Ukraine has moved its official Christmas holiday to December 25 in a break with the Russian Orthodox Church which celebrates it on January 7, according to legislation passed on Friday.
The bill signed by President Volodymyr Zelensky highlights the deepening rift between churches in Kyiv and Moscow since Russia's invasion of its pro-Western neighbour.
"The relentless and successful struggle for their identity contributes to... the desire of every Ukrainian to live their own life with their own traditions and holidays," according to an explanatory note to the bill on the parliament's website.
The purpose of the law was to "abandon the Russian heritage of imposing Christmas celebrations on January 7", the note said.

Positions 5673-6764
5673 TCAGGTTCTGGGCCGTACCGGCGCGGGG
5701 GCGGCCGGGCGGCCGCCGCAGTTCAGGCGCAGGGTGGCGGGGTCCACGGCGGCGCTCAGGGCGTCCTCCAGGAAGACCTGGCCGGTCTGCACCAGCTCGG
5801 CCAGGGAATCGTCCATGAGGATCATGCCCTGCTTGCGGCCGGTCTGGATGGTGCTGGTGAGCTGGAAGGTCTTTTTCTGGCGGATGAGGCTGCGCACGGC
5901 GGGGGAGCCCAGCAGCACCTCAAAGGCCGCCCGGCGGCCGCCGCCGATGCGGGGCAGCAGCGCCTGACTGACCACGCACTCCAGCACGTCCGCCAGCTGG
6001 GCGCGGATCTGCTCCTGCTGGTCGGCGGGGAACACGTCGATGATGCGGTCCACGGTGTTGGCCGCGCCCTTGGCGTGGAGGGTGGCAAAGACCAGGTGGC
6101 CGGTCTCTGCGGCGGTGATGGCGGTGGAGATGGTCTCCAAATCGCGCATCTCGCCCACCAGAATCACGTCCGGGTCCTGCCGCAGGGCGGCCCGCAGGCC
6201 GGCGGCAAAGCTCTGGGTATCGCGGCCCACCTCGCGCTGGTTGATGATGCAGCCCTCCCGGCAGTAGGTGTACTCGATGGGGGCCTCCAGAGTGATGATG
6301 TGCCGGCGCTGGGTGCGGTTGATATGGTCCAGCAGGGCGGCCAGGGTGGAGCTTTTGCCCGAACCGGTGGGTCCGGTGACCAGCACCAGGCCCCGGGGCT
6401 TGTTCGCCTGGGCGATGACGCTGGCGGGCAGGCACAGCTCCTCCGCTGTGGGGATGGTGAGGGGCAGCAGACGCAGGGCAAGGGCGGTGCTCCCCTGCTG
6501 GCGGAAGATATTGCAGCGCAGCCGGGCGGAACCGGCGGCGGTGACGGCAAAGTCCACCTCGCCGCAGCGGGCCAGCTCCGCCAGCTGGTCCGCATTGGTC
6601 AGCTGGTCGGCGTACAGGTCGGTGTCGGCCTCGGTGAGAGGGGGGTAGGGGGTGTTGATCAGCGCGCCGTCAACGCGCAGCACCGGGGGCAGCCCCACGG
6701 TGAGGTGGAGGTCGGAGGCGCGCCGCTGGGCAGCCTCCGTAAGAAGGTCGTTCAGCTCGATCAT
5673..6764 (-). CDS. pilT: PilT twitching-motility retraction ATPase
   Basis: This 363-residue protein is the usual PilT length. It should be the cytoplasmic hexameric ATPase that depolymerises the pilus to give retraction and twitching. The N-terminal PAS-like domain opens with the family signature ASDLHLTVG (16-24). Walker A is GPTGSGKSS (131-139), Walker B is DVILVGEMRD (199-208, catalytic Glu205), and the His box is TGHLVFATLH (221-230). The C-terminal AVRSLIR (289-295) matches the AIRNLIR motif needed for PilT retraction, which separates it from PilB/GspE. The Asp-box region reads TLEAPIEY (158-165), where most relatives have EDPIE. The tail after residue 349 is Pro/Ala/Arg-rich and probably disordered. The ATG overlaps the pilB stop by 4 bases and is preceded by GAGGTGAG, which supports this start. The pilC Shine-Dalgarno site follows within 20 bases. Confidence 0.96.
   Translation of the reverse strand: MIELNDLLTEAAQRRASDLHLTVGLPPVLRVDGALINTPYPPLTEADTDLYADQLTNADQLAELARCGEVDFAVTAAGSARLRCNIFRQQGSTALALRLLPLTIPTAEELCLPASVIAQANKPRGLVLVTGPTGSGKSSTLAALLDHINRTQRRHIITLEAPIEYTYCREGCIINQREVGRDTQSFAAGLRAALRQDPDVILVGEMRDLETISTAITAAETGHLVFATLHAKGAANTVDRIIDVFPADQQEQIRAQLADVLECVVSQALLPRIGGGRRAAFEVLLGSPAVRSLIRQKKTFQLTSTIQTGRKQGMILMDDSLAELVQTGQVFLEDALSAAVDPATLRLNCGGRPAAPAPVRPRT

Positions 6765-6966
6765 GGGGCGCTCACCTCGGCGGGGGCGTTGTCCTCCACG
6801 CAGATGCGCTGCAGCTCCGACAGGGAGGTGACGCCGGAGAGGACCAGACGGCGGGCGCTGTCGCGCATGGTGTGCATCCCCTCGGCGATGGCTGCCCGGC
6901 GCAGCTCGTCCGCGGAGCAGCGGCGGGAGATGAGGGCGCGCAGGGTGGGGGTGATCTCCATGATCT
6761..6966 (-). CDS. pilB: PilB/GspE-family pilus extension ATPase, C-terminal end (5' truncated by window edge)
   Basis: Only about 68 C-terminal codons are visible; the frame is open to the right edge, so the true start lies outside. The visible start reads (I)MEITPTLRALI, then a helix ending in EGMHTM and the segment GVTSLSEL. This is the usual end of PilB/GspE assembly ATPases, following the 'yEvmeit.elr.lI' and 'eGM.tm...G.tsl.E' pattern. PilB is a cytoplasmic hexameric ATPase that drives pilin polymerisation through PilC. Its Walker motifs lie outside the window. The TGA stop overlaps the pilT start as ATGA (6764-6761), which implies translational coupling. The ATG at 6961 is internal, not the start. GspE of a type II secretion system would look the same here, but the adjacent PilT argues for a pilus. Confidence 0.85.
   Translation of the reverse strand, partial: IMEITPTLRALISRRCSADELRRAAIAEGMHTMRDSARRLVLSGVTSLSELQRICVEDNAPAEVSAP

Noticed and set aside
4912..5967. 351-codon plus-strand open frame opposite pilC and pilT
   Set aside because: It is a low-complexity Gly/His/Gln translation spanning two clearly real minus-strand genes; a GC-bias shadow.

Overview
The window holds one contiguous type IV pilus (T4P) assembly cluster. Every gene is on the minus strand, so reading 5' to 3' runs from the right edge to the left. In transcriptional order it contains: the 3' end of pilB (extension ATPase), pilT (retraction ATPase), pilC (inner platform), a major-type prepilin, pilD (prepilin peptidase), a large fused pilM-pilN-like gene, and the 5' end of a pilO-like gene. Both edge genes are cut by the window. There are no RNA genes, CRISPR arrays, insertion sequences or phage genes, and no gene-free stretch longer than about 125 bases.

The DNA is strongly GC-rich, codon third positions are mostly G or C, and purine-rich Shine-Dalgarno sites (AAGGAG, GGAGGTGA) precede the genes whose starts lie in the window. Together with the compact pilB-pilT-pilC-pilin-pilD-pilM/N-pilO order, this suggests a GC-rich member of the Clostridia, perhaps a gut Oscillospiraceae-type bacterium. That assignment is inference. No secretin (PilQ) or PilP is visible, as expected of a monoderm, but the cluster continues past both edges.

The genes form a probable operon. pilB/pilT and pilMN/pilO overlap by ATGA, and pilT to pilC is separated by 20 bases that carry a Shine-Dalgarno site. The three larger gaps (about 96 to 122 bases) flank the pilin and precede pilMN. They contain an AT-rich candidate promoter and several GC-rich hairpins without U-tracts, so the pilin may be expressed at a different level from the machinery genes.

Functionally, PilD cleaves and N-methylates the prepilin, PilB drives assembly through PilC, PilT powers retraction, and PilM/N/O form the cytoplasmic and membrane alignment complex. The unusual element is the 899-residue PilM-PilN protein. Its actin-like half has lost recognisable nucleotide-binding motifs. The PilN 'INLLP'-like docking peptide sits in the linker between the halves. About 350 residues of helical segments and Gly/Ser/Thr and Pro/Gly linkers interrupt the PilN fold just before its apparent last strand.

Ukraine had been under Moscow's spiritual leadership since at least the 17th century but part of the Ukrainian Orthodox Church broke with Moscow in 2019 over Russia's annexation of Crimea and support for separatists in the east of their country.
The Russia-backed branch of Ukraine's Orthodox Church also said it had severed ties with Moscow in May 2022.
The decision to move Christmas is the latest in a series of steps taken by Ukraine in recent years to distance itself from Moscow, such as renaming streets and towns named after Soviet figures.
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